Hungarian officials have been banned from entering the US, while the European Commission has demanded that the Hungarians explain their decision to go ahead with South Stream. That’s on top of the European Commission launching legal action against the Hungarian government for its law restricting the rights of foreigners to buy agricultural land.
The bullying of Hungary hasn’t made many headlines because it’s so-called “democrats” from the West who have been doing the bullying.
Viktor Orban is not a communist, he is a nationally-minded conservative who was an anti-communist activist in the late 1980s, but the attacks on him and his government demonstrate that it doesn’t matter what label you go under – if you don’t do exactly what Uncle Sam and the Euro-elite tell you to do – your country will come under great pressure to conform. And all of course in the name of “freedom” and “democracy.”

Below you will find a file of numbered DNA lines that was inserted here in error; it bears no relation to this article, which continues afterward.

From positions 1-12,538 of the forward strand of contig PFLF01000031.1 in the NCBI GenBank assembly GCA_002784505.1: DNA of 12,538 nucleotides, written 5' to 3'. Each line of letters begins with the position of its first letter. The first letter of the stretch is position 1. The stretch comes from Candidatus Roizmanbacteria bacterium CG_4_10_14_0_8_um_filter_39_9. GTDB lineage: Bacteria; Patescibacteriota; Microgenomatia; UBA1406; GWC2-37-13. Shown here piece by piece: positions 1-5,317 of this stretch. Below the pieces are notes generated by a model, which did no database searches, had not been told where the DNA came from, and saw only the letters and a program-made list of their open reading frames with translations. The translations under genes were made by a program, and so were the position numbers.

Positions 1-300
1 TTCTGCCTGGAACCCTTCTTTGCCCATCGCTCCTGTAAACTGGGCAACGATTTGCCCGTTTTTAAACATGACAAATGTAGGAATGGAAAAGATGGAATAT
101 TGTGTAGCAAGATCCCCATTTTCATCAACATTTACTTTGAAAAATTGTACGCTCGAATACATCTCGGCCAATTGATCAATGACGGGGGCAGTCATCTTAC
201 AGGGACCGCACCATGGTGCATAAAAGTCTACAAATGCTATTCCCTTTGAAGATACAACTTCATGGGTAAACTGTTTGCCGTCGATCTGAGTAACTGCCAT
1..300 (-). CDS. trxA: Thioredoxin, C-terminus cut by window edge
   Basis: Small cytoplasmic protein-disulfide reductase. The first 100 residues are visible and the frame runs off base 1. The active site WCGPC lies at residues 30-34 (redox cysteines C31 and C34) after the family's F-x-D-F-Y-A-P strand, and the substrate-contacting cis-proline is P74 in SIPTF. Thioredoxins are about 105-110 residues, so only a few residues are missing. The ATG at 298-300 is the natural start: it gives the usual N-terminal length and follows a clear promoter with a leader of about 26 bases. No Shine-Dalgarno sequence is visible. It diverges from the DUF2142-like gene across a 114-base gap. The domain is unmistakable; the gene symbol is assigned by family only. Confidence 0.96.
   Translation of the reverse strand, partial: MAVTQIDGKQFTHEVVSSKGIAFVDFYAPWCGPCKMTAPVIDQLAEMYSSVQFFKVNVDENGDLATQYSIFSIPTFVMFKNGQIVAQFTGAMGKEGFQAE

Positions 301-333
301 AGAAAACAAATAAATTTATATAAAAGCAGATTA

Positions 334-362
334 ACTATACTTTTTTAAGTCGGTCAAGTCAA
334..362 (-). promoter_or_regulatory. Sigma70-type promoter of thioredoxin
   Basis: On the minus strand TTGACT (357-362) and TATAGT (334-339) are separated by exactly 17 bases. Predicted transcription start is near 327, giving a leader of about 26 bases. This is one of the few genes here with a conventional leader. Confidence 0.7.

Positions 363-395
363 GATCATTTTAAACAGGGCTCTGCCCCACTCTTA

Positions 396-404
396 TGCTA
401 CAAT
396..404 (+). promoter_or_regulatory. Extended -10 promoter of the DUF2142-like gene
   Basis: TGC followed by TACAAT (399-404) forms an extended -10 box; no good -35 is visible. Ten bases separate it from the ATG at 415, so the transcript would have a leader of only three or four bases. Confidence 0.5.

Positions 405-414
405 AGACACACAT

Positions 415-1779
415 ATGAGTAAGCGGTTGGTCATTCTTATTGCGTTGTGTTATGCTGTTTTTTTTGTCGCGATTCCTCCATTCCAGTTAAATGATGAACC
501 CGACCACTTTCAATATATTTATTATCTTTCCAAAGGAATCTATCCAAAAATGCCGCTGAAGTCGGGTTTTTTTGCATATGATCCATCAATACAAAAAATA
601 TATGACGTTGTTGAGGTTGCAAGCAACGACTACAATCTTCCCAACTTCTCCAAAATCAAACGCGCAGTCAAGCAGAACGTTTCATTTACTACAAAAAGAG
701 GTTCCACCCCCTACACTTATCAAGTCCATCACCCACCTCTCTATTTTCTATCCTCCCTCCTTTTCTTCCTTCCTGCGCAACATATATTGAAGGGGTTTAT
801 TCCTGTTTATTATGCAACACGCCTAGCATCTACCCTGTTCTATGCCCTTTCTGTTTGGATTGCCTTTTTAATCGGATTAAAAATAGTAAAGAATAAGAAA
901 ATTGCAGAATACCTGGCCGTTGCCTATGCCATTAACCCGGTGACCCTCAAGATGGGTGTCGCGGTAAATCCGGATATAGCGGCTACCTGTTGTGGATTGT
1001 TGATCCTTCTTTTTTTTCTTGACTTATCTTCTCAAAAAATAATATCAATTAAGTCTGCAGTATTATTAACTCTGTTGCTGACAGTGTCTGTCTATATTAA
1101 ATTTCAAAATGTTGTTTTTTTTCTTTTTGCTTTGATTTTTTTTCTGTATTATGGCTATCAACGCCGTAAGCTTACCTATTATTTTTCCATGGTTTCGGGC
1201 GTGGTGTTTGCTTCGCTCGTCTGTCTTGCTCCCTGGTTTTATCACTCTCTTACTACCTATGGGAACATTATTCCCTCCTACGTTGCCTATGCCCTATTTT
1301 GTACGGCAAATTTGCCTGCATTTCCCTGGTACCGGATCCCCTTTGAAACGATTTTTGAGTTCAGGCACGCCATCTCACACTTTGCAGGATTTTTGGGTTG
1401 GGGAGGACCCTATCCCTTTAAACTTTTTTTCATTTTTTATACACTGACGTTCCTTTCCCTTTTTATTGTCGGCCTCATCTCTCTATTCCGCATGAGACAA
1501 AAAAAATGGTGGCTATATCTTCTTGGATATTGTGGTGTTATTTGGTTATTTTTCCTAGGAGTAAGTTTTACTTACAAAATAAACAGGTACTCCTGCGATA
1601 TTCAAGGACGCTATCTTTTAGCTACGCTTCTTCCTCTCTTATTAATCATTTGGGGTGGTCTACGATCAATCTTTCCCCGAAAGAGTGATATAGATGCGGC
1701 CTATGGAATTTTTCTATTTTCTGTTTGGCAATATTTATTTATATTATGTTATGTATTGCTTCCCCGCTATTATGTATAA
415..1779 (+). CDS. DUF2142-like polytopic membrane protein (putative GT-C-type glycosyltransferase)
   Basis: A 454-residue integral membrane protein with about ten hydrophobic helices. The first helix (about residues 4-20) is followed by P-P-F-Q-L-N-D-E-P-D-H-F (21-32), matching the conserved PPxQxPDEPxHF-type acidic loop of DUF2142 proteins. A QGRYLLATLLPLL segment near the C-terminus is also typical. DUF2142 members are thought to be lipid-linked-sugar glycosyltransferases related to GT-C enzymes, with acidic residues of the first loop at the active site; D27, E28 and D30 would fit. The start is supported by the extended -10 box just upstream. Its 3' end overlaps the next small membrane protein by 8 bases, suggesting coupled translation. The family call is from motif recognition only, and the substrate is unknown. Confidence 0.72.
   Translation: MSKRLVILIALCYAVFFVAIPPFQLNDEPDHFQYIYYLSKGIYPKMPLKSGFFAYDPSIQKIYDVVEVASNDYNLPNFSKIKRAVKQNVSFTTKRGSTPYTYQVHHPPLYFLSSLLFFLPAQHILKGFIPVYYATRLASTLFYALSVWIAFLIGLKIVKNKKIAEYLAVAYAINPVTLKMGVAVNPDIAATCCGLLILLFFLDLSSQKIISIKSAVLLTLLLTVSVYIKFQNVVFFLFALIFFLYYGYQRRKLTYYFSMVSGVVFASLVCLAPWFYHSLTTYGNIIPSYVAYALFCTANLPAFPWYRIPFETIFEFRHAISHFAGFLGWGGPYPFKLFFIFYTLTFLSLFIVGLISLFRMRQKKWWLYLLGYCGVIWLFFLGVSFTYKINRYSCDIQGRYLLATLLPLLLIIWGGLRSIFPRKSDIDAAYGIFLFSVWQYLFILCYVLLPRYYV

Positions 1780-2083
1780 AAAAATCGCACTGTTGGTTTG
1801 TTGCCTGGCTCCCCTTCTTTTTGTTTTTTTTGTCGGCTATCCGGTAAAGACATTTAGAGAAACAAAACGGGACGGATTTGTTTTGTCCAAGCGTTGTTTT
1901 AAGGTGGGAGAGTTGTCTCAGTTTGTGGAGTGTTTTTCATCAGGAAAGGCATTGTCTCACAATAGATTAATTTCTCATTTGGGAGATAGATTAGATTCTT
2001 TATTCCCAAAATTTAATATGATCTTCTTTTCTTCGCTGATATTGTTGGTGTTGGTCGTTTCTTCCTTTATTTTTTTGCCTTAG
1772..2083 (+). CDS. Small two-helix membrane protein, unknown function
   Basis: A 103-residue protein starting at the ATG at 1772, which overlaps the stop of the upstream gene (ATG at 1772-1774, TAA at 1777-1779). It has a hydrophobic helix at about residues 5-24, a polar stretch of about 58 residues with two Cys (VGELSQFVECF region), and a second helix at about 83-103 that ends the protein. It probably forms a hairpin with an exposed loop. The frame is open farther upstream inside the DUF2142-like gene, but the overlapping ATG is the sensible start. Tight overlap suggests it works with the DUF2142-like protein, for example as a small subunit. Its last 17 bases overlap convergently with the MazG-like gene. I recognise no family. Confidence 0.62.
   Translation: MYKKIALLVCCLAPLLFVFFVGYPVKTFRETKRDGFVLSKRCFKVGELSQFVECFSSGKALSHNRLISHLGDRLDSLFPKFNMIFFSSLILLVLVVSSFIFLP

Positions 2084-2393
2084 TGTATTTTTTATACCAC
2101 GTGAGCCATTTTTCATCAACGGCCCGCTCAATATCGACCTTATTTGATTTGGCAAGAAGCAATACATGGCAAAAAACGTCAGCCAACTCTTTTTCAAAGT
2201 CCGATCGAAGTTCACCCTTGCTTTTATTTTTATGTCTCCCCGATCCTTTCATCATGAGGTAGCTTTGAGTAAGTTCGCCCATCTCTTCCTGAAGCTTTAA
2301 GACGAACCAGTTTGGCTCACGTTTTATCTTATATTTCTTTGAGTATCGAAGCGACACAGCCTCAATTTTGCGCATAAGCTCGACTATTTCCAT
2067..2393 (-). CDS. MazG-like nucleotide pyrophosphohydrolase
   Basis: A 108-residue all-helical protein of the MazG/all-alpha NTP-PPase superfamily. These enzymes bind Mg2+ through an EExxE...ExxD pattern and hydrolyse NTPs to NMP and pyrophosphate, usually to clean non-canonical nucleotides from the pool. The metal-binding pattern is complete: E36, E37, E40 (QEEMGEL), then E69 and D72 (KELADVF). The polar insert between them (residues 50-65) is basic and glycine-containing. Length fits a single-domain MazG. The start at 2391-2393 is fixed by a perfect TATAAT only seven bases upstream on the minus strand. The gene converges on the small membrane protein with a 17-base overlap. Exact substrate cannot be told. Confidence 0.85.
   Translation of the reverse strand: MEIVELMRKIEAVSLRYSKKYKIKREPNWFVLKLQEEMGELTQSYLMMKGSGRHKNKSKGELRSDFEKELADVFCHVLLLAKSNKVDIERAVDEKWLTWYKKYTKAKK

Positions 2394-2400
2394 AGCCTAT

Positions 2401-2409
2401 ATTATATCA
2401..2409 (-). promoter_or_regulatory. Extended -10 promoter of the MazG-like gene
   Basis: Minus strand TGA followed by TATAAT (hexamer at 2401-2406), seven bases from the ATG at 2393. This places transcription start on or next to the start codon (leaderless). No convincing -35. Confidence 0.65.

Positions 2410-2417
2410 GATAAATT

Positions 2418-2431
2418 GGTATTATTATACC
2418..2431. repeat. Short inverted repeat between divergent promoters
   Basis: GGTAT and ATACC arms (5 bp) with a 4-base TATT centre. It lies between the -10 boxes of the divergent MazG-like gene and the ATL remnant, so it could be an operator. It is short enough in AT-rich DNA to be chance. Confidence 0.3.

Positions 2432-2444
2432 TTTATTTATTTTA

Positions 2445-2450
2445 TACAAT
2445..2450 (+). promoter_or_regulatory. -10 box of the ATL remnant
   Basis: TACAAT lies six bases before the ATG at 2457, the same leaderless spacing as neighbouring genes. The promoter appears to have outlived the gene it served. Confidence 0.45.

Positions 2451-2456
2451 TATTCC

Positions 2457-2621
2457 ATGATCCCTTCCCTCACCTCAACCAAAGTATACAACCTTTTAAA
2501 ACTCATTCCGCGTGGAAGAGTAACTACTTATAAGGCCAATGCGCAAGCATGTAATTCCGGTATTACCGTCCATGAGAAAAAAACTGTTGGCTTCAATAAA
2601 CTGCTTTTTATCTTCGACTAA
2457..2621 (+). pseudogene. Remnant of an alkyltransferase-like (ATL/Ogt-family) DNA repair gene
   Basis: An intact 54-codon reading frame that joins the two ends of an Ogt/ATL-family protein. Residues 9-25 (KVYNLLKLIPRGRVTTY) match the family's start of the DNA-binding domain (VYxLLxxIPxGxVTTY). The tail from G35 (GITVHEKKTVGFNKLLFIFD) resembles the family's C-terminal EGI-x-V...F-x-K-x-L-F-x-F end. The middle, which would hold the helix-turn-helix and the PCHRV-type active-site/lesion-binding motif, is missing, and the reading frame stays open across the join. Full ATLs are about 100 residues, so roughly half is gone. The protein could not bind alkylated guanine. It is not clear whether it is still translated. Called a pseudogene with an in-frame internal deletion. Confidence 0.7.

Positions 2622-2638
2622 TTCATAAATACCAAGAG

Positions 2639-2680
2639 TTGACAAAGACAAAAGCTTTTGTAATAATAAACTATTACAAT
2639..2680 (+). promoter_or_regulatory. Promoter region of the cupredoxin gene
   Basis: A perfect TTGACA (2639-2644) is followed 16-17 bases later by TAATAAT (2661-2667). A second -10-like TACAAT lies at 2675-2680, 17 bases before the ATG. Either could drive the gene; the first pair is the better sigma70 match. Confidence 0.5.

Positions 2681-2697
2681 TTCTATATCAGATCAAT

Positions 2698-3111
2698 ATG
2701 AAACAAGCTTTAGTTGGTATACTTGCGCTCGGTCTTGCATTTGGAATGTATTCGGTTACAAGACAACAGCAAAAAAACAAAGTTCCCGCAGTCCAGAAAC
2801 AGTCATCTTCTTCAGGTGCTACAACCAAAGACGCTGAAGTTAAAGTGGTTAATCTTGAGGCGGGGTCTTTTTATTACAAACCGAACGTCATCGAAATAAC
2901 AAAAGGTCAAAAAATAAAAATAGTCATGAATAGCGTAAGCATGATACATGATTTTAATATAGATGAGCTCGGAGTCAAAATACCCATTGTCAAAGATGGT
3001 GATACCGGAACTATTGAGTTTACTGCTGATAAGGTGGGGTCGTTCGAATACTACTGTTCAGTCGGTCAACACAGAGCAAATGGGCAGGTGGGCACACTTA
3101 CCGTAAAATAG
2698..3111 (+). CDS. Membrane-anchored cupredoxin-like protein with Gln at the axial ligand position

Fidesz has been upsetting some powerful people in the West ever since returning to power in 2010. The previous “Socialist”-led administration was hugely popular in the West because it did everything Washington and Brussels and the international banking set wanted. It imposed austerity on ordinary people, it privatized large sections of the economy, and it took out an unnecessary IMF loan. Ironically, the conservative-minded Fidesz party has proved to be much better socialists in power than the big-business and banker friendly “Socialists” they replaced.